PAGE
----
Just win, baby? The equation isn't so simple for minor-league pitchers

Just win, baby? The equation isn't so simple for minor-league pitchers

Updated Mar. 4, 2020 10:47 p.m. ET

Baseball as a kid is simple. Help your team win. Baseball as a major leaguer is similarly simple. It's about the 'W.' In between, though, things are a little bit different.

It's in the minor leagues where things get blurred, especially for pitchers. At the Futures Game during the All-Star break, some of the minors' best arms agreed -- it's not always all about winning games for your team. It's about getting better. Sometimes you have to throw a pitch you know is not your best.

The D-backs' Braden Shipley put it simplest: "They don't care how many runs you gave up in the minors, it's about getting to the big leagues."

But it's not as simple as shrugging off results. These are competitive young men that were looking forward to going up against the best of the minor leagues that day.


"Back in high school, if I lost a game I was flipping my bed in my room," admitted Boston's lefty Henry Owens, who otherwise might be described as mild-mannered.

You can find a way to dance around it a bit in your head.

Hunter Harvey was tearing up the minor leagues for the Orioles before being recently shut down with elbow inflammation, but he's gone all this way with an inconsistent change-up. He thought that his job was to "just go out there and compete" even if "it's not the best pitch I have." In other words, find a way to make every pitch useful. "It's not a great pitch yet, and I'm still working on it but I still think if I throw it in the right count in the right spot it will still do what it's supposed to do."

What if you lose sight of one goal (development) at the cost of the other goal (competitiveness)? As Shipley put it: "Sometimes you can get caught up in one or the other and maybe so worried about winning ball games that your stuff's not as good and you're just kind of out there pitching to do the best that you can."

But competing isn't always a team thing. Competitiveness can be a personal thing too, and that sort of personal competitiveness is maybe what you hear when Henry Owens talks about his curveball, which is not as good as his changeup: "Recently, just because I've been trying to prove a point that I have one, I've been throwing it more often."

"I have big hands," deadpanned Henry Owens.

Maybe the act of pitching itself prepares you for the competitive gray area that is the minor league development process, too.

The same Owens that was flipping beds thinks so, at least: "As a starting pitcher, it's a little easier to explain. Every single time I toe the rubber, I'm trying to go deep into the game and give my team the best opportunity to win. And if I don't win, it's kind of a weird feeling like if you had a good game, you fought through some adversity, knew it was good for development, and you're not really frustrated or upset."

It's true that the starting pitcher spends his time adapting. We've heard in this space how Sean Doolittle has adjusted to having small hands, how Jesse Hahn is making two pitches work for him in a starting role, and how Andrew Cashner has changed his game after injury.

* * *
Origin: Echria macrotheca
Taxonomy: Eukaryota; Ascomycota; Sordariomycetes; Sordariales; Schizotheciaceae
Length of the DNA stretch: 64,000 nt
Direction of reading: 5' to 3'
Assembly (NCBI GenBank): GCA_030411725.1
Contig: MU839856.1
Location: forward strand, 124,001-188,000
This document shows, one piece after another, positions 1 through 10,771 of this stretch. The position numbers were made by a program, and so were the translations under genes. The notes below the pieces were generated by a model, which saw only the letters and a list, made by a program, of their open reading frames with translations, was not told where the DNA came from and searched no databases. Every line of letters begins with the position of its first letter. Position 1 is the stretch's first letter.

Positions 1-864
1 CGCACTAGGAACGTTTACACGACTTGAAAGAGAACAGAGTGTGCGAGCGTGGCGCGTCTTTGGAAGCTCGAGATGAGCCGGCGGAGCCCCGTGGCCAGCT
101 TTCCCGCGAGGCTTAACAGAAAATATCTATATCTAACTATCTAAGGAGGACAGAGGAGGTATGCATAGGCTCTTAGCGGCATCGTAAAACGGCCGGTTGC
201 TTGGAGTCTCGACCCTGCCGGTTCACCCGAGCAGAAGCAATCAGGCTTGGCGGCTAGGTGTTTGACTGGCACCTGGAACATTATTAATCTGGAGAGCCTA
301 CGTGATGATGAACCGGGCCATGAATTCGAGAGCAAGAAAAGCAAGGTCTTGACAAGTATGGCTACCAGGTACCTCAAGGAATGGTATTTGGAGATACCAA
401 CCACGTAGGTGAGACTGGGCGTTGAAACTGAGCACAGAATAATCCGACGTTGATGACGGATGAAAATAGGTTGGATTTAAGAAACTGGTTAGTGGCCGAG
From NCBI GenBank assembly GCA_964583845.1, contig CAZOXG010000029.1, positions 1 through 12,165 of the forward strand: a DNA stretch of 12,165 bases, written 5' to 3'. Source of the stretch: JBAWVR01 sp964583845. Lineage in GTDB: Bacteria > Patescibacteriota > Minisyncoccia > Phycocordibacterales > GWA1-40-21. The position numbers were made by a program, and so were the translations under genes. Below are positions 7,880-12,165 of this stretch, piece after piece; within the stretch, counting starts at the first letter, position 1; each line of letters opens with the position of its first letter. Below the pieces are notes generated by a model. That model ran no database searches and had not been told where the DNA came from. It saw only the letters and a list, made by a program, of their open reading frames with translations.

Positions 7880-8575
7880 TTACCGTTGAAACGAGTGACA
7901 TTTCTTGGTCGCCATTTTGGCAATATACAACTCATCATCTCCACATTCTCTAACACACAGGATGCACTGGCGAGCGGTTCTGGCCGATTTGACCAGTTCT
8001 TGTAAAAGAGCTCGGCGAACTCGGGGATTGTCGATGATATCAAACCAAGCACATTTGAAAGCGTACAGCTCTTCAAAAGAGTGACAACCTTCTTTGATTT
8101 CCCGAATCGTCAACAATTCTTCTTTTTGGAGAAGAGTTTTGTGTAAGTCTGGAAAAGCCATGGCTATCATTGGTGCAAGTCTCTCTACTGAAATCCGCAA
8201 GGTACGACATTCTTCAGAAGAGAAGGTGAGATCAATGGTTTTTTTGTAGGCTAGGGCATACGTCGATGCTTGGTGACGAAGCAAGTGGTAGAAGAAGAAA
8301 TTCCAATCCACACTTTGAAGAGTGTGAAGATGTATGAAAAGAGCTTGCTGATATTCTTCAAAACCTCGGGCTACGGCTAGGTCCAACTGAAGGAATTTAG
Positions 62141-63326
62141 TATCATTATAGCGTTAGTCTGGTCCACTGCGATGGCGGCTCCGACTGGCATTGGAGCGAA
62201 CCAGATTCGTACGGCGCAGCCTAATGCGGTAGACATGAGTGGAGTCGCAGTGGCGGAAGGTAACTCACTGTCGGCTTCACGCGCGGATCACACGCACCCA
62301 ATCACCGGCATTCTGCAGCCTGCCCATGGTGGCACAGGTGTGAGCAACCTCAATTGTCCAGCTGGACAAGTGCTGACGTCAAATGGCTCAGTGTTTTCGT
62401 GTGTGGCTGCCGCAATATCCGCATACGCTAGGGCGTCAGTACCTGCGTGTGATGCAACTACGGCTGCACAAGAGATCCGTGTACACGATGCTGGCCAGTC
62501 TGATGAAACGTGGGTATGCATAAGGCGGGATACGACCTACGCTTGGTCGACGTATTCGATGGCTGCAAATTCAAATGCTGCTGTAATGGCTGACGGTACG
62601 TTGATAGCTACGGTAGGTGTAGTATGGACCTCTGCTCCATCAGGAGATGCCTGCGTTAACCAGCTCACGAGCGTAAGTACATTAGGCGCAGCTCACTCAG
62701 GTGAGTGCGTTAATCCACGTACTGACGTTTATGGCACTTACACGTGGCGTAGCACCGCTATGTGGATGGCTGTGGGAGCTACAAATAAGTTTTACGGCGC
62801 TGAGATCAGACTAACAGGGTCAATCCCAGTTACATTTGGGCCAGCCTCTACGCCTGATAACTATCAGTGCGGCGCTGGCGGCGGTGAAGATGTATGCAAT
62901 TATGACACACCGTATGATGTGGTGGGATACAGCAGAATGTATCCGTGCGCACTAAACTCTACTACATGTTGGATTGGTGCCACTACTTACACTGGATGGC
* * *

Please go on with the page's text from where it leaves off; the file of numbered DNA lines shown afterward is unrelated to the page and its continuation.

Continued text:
So a pitcher, even in the minor leagues, is always thinking about improving his personal craft, even as he's trying to win the game. They have to adapt.

For the Mets' Noah Syndergaard, part of that adaptation was necessity due to the home park. "Right now it'€™s pretty hard to throw a breaking ball in Vegas," said the tall righty. "It'€™s pretty dry and the ball doesn'€™t break as much, so I'™ve moved toward the changeup." So that park in Las Vegas actually helped one pitcher.

Teams generally try to foster a sense of development over results by sitting down with their pitchers at the end of spring training.

Some teams are vague, and that can suit the right pitcher. Owens remembered meetings during which they had time to "reflect" and "talk about expectations a little bit." That fit him: "They haven't really told me straight up what they want me to do, or put a timetable on me, which I like because I should just try to get better every day."

For Shipley, some of those interactions with the team's roving pitching coordinator were more specific. "When I got down to instructs last year, they told me, 'Hey, we are going to change a couple things just to help the curve ball be a little smoother,' and it really took off."

Shipley credits mechanical changes as well as throwing the curve more for his success this year.

You won't get a pitcher frustrated by lack of clarity to admit it, though. The team makes the decisions in the end. In terms of strikeout rate and stuff, the Reds' Robert Stephenson has done well, well enough at least to be selected to the Futures game. And their meeting in the spring finished with, "We'll start at Double-A and see how it goes."

But Stephenson isn't looking too far ahead, or wondering when the next call will come. He's been working on his change more (he estimated that some games he throws the pitch as much as 15 times) and a few other things. "I've been working on my front side, I've been pulling off a little bit and that's been making my ball flat. And my landing foot has been a little closed off, so I've been trying to make sure I open that up a bit."

That sounds like a Major Leaguer. So maybe there is something inherent to pitching that makes the minor league pitcher comfortable with developing his own game while trying to keep his team in the game at hand.

Maybe Shipley can best wrap it up; "Every game I just go into it and say, I'm going to have my best stuff today, and I'm going to fight for every pitch for my teammates and work on my stuff." That's pitching: you wrap the competitiveness in with the personal development, and every day is about getting better. (And winning.)